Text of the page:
A seismic shift is brewing within the financial services infrastructure


Prepare for users to regain control of their data in the wake of Distributed Ledger technology and the emergence of web3 services

What is Web3?

Web1 refers to today’s global, interoperable network, built on standards and increasingly with services and platforms with which we all connect and interact (web2).

With Distributed Ledger Technology (DLT), and especially blockchain technology, the idea of ​​a web3 has emerged.

Or web2 has spawned multinational behemoths, amassing massive amounts of user data (forcing regulators to react with regulations such as GDPR), web3 is looking to take advantage of the features of DLT and in particular blockchain and to provide services where data security and confidentiality are ensured for financiers. , personal and professional data.

What distinguishes web3 from web2 is ownership and control of data.

With blockchain’s fully decentralized ledger, records managed by users themselves with no central authority or intermediary – and combined with blockchains’ unique use of tokenized data, we are indeed witnessing the birth of the next computing revolution. . A revolution that will undoubtedly and dramatically upset many areas of our daily lives.

While there are many current and emerging examples of Web3 services, there are still many areas to cover. Why, how and ultimately when individual industries and societies will be affected is an open question and a work in progress.

However, there is no doubt that some industries and areas are already showing the outlines of potential seismic disruptions and shifts for their entire value chain.

Impact on the financial sector and banks

Cryptocurrencies, and in particular Bitcoin, are probably the most well-known use of blockchain technology falling under the web3 service.

But the Bitcoin blockchain is just one of many public and private blockchains. The open-source Ethereum platform supporting many different blockchains has been particularly popular among developers. And aside for the platform’s native Ether cryptocurrency, there’s thousands of cryptocurrencies on the platform. In total, there are between 6,000 and 13,000 cryptocurrencies (as well as stablecoins) on various independent and open DLT and blockchain platforms.

The whole market has been hyped to say the least in recent years, which translates into a market capitalization whose supposed value is equivalent to a breathtaking 2.2 tUSD (at time of writing).

Being open, the Ethereum platform has also given birth to a myriad of financial applications other than cryptocurrencies. In particular the use by the Ethereum blockchain of token standards (ERC-XXX) and its ability to support a variety of so-called smart contracts has fueled this development. Smart contracts are a very simple little piece of “if this, then that” code that can trigger a tokenized asset to perform certain actions.

With smart contracts, digital asset management applications have become both simple (credit/loan) but also the trading of complex financial products, be it derivatives, flash loans, shorting, etc. . All done using cryptocurrencies and assets – and outside the realm of the traditional financial industry (and for now, its regulatory constraints). Collectively, this is referred to as decentralized finance (or DeFi) and is cited to encompass the equivalent of 160 bUSD in market value (at the time of writing).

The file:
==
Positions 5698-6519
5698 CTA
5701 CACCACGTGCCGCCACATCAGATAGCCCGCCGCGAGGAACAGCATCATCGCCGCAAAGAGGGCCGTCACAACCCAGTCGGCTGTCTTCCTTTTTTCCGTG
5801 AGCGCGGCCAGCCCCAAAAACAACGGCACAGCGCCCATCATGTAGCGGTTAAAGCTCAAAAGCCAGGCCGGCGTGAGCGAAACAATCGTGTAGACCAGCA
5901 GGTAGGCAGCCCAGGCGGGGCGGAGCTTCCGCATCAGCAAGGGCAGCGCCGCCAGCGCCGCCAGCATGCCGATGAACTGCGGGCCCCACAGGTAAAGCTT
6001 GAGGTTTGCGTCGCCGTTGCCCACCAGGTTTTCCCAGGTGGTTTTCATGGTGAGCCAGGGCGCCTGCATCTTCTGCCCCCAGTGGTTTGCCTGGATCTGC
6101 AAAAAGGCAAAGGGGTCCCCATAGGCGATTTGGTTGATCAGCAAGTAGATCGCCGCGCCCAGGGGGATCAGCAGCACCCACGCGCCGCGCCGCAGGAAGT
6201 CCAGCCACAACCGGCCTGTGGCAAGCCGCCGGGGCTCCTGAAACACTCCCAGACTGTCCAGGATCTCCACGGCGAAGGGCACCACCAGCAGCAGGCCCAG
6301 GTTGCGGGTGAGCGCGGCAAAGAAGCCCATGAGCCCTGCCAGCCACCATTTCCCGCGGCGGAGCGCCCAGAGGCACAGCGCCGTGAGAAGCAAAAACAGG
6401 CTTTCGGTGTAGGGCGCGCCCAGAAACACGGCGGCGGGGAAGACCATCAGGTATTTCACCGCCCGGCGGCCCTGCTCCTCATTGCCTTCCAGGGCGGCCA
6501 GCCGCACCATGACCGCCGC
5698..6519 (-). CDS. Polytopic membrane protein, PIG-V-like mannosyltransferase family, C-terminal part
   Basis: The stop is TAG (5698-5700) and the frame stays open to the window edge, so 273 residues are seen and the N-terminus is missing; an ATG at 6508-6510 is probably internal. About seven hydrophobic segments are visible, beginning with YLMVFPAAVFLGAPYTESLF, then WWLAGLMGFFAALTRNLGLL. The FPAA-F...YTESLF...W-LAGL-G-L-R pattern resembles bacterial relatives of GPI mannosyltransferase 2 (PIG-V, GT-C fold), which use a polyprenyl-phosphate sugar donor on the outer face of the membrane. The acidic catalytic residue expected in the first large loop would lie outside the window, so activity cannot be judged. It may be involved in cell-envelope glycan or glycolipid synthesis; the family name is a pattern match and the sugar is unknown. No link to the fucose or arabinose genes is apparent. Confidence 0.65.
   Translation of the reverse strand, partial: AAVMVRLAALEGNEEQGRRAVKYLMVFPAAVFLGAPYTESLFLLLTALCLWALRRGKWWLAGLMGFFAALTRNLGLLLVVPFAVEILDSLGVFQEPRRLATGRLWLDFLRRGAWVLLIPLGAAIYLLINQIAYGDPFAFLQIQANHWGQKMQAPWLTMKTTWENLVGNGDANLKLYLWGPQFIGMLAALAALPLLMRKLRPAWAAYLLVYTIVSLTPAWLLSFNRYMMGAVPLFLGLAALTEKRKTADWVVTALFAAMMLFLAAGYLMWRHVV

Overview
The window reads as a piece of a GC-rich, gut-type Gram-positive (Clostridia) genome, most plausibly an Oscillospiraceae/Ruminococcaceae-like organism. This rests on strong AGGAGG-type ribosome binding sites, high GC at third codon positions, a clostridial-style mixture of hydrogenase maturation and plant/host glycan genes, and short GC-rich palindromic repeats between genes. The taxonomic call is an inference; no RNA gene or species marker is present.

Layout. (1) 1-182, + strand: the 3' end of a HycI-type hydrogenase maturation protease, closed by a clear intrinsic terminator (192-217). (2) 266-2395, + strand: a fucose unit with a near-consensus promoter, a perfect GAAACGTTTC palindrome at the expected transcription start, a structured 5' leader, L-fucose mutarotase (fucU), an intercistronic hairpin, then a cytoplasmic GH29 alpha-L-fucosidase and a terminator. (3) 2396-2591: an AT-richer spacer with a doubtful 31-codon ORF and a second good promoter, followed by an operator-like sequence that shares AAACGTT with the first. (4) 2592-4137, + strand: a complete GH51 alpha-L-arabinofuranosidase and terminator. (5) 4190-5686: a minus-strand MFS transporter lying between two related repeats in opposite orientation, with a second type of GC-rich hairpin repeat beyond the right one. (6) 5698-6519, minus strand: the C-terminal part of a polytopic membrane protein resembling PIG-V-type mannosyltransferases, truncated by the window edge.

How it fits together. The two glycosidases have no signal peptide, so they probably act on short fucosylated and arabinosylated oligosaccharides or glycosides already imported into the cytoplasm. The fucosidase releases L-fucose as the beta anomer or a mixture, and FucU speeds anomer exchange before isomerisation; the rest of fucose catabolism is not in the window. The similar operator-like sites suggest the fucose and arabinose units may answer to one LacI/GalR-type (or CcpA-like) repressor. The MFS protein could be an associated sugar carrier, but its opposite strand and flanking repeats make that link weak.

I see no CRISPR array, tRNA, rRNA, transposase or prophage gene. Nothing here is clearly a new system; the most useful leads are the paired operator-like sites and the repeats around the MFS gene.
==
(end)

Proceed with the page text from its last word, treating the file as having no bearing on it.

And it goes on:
Additionally, along with smart contracts, non-fungible tokens, or NFTs, have come into existence. NFTs are powered by smart contracts that manage the transferability and verification of ownership of anything digitized. In 2020, a digital artwork by artist Beeple, reached a price equivalent to 69.3 mUSD!

Incumbents and regulators react

The application and use of blockchain has not gone unnoticed by either incumbents or regulators.

The EU is making progress MiCa Directive (Crypto-Asset Markets). ETA end of 2022. MiCa covers all crypto assets with “representation of value or rights that can be transferred and stored electronically, using DLT or similar technology”…

Mid-November 2021, the European Parliament announced an agreement with the European Council on a 3-year sandbox pilot program to enable financial markets to tokenize conventional financial instruments such as stocks and bonds using blockchain technology.

And in payments, most central banks in the world are engaged in a digital form of their physical Fiat currencies – known collectively as Central Bank Digital Currencies (CBDCs). And although central banks motivational factors vary, the idea and thoughts on designing a CBDC seem to be heavily inspired by DLT, especially blockchain. Private and public platforms such as R3s, Corda, Stellar, Electronic money, Hyperbook, G+Ds Filiaand SETL are just a few in play for CBDCs. And in a
CBDC Challenge organized by the Monetary Authority of Singapore (MAS), SETL supported by Citi, even presented a vision of a CBDC network be able to support more than CBDCs. An idea that could leverage and provide an even stronger argument to regulators and governments to enable a network of CBDCs.

Want to know more?

This editorial is a personal point of view, but I would be remiss if I did not add that CBDCs are a priority of mine. If you want to learn more about CBDCs, I invite you to read this blog post from August 2021.


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